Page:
I started with the Harvest Ale, a rich amber-colored ale emitting a light caramel aroma and bursting with fall sentiments plus a hint of hop bitterness thanks to the wet-hop process. Next was the Redheaded Stepchild, deep red in hue with a tangy sweetness with a smooth, hearty aftertaste characteristic of traditional red ales. The Blue Boots IPA had a sweet floral aroma with a nuttiness and hefty hop bite and the Black Cat Stout offered a creamy, rich coffee finish—extremely smooth and robust in flavor.

With fifteen year-round varieties, nearly as many specialty brews, and comparable seasonal selections, there is plenty to choose from at the brewpub. Styles range from familiar standards like stouts, porters, IPAs, and ales, but expands to lesser-seen experimentations like a German-inspired Sticke Altbier, bitters like the Daniel Shays Best Bitter and (Snow)(Sand)(No) Shovel ESB, and ryes including Magic Carpet Rye and Jess’ Goodbye Rye P.A. Apparently with a penchant for pale ales and IPAs (and fine by me) the brewery boasts quite a few variations on this style, experimenting with different balances of the Pacific Northwest hops they use. The brewery even goes so far as to have an annual IPA Week in December, during which six different India Pale Ales are available on tap. Otherwise, there is usually a mixed selection of about ten beers on tap, plus a few guest brews to round it out. Occasionally the brewery teams up with fellow microbreweries including siblings Portsmouth and Smuttynose for special beercentric events.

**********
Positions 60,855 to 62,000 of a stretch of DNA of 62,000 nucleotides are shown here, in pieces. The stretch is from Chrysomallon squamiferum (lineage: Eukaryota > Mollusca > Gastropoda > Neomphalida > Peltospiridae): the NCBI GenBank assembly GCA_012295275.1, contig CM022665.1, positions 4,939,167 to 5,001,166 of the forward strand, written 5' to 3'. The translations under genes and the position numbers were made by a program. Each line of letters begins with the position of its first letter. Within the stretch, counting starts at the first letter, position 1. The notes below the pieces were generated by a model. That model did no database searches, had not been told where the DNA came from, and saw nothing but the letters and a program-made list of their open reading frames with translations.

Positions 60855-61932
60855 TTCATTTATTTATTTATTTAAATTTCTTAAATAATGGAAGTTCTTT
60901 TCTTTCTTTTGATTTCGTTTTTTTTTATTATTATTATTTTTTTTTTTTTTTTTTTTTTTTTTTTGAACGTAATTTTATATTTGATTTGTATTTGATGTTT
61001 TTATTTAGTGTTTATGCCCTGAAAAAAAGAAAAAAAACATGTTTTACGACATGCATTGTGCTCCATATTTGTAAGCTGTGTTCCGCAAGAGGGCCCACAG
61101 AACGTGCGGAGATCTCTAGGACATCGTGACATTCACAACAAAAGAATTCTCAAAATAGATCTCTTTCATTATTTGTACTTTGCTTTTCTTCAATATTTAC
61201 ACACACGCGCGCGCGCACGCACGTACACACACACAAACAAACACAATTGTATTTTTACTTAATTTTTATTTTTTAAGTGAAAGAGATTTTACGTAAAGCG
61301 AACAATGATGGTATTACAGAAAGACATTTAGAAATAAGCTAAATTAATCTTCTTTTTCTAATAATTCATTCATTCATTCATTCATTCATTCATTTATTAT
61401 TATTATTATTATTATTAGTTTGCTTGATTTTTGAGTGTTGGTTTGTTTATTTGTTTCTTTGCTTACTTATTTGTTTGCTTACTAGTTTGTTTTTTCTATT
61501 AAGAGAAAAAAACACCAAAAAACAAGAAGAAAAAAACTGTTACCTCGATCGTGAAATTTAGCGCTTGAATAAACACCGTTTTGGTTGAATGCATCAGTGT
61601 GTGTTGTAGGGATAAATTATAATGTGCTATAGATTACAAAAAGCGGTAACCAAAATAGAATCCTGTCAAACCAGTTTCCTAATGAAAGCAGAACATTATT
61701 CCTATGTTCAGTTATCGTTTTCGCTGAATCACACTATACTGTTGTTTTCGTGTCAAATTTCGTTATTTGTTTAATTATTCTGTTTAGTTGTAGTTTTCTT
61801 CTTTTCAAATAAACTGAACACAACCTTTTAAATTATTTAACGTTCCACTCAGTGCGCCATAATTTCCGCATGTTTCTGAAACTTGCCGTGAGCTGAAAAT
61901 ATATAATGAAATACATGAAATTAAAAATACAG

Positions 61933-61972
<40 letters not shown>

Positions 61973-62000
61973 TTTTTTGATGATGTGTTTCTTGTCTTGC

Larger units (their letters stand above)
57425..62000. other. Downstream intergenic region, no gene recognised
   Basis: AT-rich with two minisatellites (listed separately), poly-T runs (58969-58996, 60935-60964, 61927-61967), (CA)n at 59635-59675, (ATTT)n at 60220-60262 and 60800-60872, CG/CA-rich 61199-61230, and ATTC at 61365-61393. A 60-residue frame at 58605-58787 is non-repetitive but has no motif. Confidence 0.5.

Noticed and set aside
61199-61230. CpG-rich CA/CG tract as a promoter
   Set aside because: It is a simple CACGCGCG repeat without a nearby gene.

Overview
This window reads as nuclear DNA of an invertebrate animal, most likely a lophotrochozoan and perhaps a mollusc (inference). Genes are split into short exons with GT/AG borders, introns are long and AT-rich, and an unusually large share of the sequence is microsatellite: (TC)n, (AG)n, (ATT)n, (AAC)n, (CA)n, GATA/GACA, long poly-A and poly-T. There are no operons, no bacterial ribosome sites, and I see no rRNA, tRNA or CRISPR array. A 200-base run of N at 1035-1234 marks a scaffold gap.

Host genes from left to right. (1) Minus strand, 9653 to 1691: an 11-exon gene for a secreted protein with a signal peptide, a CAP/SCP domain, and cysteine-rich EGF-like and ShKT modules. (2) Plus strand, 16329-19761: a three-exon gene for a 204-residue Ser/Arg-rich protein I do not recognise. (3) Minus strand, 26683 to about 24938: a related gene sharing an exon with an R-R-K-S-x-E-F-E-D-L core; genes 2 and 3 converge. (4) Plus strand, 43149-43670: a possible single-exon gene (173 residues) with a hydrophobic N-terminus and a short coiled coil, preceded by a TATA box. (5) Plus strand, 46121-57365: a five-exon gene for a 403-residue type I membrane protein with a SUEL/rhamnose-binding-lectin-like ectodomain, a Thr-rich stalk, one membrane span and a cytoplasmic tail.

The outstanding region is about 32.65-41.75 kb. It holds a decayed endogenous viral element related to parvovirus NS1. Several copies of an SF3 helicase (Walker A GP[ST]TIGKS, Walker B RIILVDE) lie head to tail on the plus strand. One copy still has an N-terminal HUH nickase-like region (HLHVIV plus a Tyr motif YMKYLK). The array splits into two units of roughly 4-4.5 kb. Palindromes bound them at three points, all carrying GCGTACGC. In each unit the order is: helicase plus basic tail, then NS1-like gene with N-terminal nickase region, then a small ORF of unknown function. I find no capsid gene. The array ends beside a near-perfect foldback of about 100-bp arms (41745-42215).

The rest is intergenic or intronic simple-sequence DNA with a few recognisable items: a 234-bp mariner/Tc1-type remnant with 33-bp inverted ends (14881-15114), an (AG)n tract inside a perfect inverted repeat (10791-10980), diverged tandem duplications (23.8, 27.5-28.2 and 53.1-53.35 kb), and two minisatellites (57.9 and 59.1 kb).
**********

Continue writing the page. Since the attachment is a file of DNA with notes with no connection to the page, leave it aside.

Whether going for a concert at one of the many music halls in Northampton, pairing your beer with locally made ice cream at nearby Herrell’s Ice Cream, or shopping at the various boutiques, Northampton Brewery offers a welcoming pit stop or a night filled with all the entertainment you need—hit up their weekly Celtic night on Sundays for live Irish music and a St. Patty’s feel all year long. Take a growler to go and you’re all set.

Quit the winein’ and cheese it up! Cheese and beer are a match made in heaven and Serious Eats isn’t just confirming it, they’re offering up thoughtful pairings that work together. Read on for their recommendations—you never know, the right beer with the right cheese may make you like a beer you never thought you’d enjoy or a cheese you never thought you could handle… now can you handle that?

If you’re extra curious, take it to the next level: There are creative cream-creations out there that incorporate beer right into the mix like Grafton Village Cheese Company‘s cave-aged Truckle, washed in Otter Creek‘s Stovepipe Porter.

Cheese and Beer Go Together Better
By Martin Johnson
Serious Eats, December 28, 2010
Here are three simple reasons that beers go better.
1. In general cheeses and beers speak at the same volume level on the palette.
2. Beer’s carbonation makes an excellent foil for the creaminess and fat of most cheese.
3. The refreshing aspects of most beers offer a fine complement to the salt in many cheeses.
That said, you can’t just pair any cheese with any beer and expect bliss. You need to consider the flavors in what you’re drinking and what you’re eating. Here’s a primer on pairings that work.

Read more articles I’ve collected (not by me) in the Press Pints tab!

It may be closed on Christmas, but the Old Forge in Lanesborough, Massachusetts, is definitely in the holiday spirit.